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Stop the Illiana Tollway

Stop the Illiana Tollway


Please tell Governor Rauner to kill the proposed Illiana Tollway and reject wasting hundreds of millions of dollars of taxpayers' money on the project. The road is bad for Midewin National Tallgrass Prairie and bad for Illinois. Click here to take action.

Openlands is part of a coalition that is challenging the proposed Illiana Tollway – a 47-mile road that would connect Interstate 55 near Wilmington in Will County, Illinois to Interstate 65 north of Lowell in Lake County, Indiana. The limited access toll road poses a direct threat to a rich complex of state and federally-protected natural areas, such as Midewin National Tallgrass Prairie, the Kankakee River, and the Des Plaines Conservation Area.

In return, the project will move so few trucks and cars that traffic analysts predict it will likely fail to bring in enough toll revenue to support itself for decades, if ever. While the Illinois Department of Transportation (IDOT) bills this project as a "public-private partnership," the public would be on the hook for much more than just the initial $80 million budgeted for engineering work and to start buying land.  We would bear a huge portion of the risk of this billion dollar gamble  if the Illiana Tollway doesn't pay for itself, taxpayers have to cover the difference.

Illinois and Indiana deserve a better transportation alternative.

What would we lose if it were built?

The proposed Illiana Tollway would have severe natural, cultural, and economic consequences (pdf) for communities in its wake. The tollway would ruin, sever, and diminish thousands of acres of productive agricultural land, running through farms that have been in families for over a century. It would pollute high quality rivers and creeks and pave over wetlands, encroaching upon beautiful federal and state protected areas such as Midewin National Tallgrass Prairie and the Des Plaines Conservation Area. If built, the Illiana would likely connect to Route 53 (also known as the historic Alternative Route 66), intensifying truck traffic past the Abraham Lincoln National Cemetery and through the heart of Midewin. Noise, light and exhaust from these trucks would denigrate this globally significant U.S. Forest Service landscape by driving away wildlife (pdf) such as northern long-eared bats, a federally listed threatened species, and grassland birds listed as state-endangered that nest in the area.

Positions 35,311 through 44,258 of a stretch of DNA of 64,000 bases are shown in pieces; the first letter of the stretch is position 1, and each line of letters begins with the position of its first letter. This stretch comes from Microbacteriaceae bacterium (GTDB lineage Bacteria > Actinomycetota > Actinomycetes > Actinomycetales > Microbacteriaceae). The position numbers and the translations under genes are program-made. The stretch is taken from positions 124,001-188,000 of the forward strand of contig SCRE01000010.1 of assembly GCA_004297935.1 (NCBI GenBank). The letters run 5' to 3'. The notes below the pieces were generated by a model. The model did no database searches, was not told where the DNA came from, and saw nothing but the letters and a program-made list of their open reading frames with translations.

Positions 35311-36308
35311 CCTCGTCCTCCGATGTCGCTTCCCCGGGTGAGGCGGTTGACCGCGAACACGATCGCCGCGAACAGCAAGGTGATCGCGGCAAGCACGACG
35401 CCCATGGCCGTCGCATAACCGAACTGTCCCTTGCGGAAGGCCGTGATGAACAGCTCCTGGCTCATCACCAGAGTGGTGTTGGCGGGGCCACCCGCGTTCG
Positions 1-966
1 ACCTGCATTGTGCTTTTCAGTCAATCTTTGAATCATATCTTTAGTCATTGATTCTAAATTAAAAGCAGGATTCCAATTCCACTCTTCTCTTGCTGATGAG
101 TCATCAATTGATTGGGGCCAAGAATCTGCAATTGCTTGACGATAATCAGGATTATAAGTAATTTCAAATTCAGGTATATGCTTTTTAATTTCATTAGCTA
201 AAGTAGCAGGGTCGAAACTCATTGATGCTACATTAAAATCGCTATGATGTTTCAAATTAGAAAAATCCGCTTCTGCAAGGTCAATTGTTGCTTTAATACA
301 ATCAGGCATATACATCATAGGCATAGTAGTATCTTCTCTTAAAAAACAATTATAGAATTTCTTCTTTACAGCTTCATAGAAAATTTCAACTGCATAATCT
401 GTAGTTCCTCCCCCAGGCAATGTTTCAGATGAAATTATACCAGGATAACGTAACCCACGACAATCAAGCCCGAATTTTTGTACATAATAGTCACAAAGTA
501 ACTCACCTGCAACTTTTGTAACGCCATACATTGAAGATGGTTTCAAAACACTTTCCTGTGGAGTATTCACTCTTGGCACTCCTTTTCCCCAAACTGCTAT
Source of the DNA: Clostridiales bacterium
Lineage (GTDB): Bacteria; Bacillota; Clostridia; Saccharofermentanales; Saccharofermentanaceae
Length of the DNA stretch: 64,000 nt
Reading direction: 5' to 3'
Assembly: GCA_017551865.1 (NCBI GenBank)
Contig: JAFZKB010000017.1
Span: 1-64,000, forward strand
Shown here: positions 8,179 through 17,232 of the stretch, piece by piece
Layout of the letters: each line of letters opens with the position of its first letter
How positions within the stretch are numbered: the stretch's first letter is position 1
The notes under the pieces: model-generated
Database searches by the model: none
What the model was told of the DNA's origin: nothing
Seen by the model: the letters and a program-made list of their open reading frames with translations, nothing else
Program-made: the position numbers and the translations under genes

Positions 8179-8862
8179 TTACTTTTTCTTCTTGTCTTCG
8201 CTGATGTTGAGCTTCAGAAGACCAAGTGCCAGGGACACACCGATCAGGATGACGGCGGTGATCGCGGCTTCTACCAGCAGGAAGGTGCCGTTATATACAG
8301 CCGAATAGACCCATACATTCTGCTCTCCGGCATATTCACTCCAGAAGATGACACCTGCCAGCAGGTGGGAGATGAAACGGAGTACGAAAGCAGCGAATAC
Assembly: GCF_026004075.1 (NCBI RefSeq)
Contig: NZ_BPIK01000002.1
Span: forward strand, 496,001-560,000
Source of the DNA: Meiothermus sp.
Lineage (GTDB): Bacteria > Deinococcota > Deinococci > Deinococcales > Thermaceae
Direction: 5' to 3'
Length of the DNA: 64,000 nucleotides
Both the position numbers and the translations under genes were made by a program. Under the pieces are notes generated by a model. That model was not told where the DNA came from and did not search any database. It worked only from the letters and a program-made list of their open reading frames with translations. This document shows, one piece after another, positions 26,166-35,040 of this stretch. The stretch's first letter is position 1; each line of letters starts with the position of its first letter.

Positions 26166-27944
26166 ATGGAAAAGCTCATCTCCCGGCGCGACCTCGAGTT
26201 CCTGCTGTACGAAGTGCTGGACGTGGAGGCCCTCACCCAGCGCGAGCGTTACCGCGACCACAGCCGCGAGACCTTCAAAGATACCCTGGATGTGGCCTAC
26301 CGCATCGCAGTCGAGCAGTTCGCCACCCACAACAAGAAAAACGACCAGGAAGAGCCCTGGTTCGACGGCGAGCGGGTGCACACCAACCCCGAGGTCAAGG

What is the cost?

According to studies by the Chicago Metropolitan Agency for Planning (CMAP) and Metropolitan Planning Council (pdf), for a cost of over a billion dollars – possibly as much as $2.8 billion – the Illiana would do very little to alleviate congestion on nearby highways like I-80. IDOT and Indiana DOT say they may need $610 million in upfront state money to build the road, on top of the more than $80 million IDOT allocated to initially acquire land and move utilities. The public could be responsible for a lot more, even with contributions from private investers, especially if the exposure makes it another failed road project